We’re living in a time in which it seems almost every corporation has articulated a commitment to transform. Much more than before, culture is understood to be integral to corporate transformation. The contrast between how the digital giants are understood to operate and the realities of most large corporates underscore the imperative to transform culture. CEOs extoll the need to be more agile, more innovative, move faster, work across boundaries, question previously sacred assumptions, disrupt ourselves.
The soaring language of cultural transformation outpaces the reality of operations. This dissonance breeds cynicism. Lofty aspirations easily get heard as corporate-speak. When it is often so difficult simply to know how to do one’s job with grace, messages about “how we should be” fail the test of providing a tangibly better way to fight today’s battle. Words get tuned out, programs get discarded, and a protective shell grows that any future efforts must pierce through.
For the ten years I was proud to call Jon Katzenbach a partner, and the ten years since of relentless focus on battle testing of his best ideas, “Katz” has fought to cut through that cycle of lofty words and missed expectations. His latest book, The Critical Few, written with James Thomas and Katzenbach alumna Gretchen Anderson, provides a simple, practical guide that leaders and those who help them navigate the waters of culture can use as their playbook.
To distill the essence of their advice, Katz and his team teach:
- Meet people where they are. Understand the core traits that represent the essence of what the company is like, and harness the positive elements of those traits to support the change that’s needed.
- Find a few behaviors that really matter – both by themselves and through the cascading effects they have on other behaviors – and focus intensely there.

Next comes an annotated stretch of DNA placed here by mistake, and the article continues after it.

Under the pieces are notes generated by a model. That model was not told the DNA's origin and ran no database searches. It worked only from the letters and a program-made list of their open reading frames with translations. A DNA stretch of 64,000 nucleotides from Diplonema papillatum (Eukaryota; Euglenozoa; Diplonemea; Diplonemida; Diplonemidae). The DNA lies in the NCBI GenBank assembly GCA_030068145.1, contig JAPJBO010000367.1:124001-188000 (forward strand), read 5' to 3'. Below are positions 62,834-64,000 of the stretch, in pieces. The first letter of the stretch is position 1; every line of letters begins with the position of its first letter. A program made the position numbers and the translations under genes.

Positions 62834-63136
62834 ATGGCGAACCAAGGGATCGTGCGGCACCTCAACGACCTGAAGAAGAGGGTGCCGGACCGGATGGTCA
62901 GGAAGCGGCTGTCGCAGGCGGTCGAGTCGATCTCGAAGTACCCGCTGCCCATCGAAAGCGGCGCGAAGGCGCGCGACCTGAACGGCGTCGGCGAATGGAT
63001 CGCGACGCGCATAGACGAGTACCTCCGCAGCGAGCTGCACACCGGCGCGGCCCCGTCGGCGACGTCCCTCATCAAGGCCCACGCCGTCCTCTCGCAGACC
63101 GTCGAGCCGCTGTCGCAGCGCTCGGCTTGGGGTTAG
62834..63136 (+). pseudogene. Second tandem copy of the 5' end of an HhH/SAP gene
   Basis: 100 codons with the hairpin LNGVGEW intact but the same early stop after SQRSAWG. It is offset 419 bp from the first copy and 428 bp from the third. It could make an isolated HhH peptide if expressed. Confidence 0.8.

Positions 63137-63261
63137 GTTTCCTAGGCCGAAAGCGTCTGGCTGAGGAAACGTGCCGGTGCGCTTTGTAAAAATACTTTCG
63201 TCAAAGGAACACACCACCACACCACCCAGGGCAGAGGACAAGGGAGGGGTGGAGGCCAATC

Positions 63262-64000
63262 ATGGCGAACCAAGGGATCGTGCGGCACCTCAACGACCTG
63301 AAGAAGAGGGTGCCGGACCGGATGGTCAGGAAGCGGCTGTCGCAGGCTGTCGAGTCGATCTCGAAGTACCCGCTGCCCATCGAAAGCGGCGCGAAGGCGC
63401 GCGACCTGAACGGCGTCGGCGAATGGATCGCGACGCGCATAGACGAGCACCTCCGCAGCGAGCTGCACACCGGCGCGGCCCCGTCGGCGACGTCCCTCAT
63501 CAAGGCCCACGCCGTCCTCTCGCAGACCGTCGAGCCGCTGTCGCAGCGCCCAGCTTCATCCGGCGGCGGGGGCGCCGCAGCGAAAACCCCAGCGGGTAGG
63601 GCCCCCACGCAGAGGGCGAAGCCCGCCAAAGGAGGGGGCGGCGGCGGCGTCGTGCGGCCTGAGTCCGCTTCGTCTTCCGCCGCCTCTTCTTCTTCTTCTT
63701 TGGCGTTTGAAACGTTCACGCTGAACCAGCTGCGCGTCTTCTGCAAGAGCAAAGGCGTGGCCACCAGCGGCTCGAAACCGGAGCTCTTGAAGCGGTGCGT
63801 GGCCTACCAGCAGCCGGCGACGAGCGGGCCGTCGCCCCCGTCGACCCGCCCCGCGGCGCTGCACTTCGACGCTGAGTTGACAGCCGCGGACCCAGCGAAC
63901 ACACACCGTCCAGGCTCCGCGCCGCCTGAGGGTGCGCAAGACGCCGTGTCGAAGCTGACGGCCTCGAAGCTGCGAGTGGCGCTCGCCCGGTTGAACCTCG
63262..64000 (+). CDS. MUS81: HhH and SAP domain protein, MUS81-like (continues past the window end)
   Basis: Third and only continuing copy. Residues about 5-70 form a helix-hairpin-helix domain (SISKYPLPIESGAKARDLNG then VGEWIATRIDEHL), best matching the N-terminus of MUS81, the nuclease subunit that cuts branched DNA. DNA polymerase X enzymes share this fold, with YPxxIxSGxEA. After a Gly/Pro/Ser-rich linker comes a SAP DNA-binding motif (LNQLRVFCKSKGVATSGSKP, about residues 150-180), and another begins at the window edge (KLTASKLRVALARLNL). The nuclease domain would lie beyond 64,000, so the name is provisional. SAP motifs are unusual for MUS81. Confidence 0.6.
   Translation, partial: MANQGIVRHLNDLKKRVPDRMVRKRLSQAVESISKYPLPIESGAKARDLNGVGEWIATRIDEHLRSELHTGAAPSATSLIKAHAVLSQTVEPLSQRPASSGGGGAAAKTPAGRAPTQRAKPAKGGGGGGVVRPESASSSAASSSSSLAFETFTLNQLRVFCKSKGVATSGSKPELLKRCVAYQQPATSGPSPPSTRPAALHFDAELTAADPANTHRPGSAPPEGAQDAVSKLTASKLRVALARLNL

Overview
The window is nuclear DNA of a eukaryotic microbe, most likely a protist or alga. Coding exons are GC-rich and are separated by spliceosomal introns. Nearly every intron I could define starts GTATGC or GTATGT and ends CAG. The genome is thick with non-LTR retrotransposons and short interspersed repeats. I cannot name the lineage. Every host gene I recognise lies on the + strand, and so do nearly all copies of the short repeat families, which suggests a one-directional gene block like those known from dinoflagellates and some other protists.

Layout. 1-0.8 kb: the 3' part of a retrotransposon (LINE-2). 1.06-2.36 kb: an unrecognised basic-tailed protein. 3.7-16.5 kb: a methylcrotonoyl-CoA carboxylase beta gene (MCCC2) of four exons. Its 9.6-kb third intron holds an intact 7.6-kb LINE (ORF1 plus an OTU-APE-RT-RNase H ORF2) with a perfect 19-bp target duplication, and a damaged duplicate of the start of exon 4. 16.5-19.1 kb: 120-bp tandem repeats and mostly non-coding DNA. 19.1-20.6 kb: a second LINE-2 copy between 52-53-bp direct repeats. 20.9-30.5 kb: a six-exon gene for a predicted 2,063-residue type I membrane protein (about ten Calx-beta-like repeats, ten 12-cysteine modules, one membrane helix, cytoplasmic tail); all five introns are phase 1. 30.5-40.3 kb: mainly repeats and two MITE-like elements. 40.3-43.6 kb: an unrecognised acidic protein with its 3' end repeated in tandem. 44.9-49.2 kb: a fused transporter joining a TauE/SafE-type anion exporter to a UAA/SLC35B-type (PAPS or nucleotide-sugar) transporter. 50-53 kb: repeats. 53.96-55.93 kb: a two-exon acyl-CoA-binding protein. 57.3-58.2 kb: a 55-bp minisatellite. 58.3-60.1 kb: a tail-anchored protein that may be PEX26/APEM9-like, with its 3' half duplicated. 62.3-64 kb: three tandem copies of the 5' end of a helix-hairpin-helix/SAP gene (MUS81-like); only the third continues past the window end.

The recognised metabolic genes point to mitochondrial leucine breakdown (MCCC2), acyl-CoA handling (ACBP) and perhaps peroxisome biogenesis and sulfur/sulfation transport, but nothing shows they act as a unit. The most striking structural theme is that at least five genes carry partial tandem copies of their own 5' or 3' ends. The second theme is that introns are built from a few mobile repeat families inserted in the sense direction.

- Seed change from within, rather than from above. Draw on those leaders who have already earned moral authority in the informal organization through building relationships and doing the right things. These “authentic informal leaders” have already solved the problem of credibility, and they can give other leaders the advice they need about how to make change count and make change stick.
- Build reinforcing loops: both inside each individual where adopting a keystone behavior can unlock others, and in the fabric of the organization, where network effects spread the critical behaviors and early results turn an accelerating wheel of action and momentum.
In this context, the “critical few” stands for multiple meanings: the critical few traits that changemakers must honor and build upon, the critical few behaviors to focus upon, the critical few informal leaders that form a nucleus, and the critical few metrics and markers that demonstrate that “we’re making a difference” and inspire further commitment.
The power a keystone behavior can have is difficult to overstate. At Katzenbach Partners, for instance, we grappled with the naturally high rates of attrition that came with a young, multi-disciplinary talent base recruited for having diverse interests. As I describe in depth in this post, we adopted a keystone behavior that we called the retention tree. Every time a team member left, we committed to reporting on the answers to three questions: (1) did we have an open dialogue well before the team member faced a decision point on any outside opportunity?; (2) did we come up with the best value proposition inside the firm we could?; (3) did we then keep all the commitments we made? If yes to all three questions, the departure was green; if no to any of the three questions, red. We reported twice a year to the full firm on all the departures and what “color” they were.
The commitment to report “colors” represented a keystone behavior because of all the other behaviors it led to. To name several effects:
- Each time a team member came to anyone at the firm to share their thinking about career aspirations that might take them beyond the firm, the three questions framed the imperative to support the person in their own terms
- Because the question of “best value proposition” was a firm question rather than just a question for the person sought out for advice, there was a strong norm of getting individual interests out on the table and multiple people engaged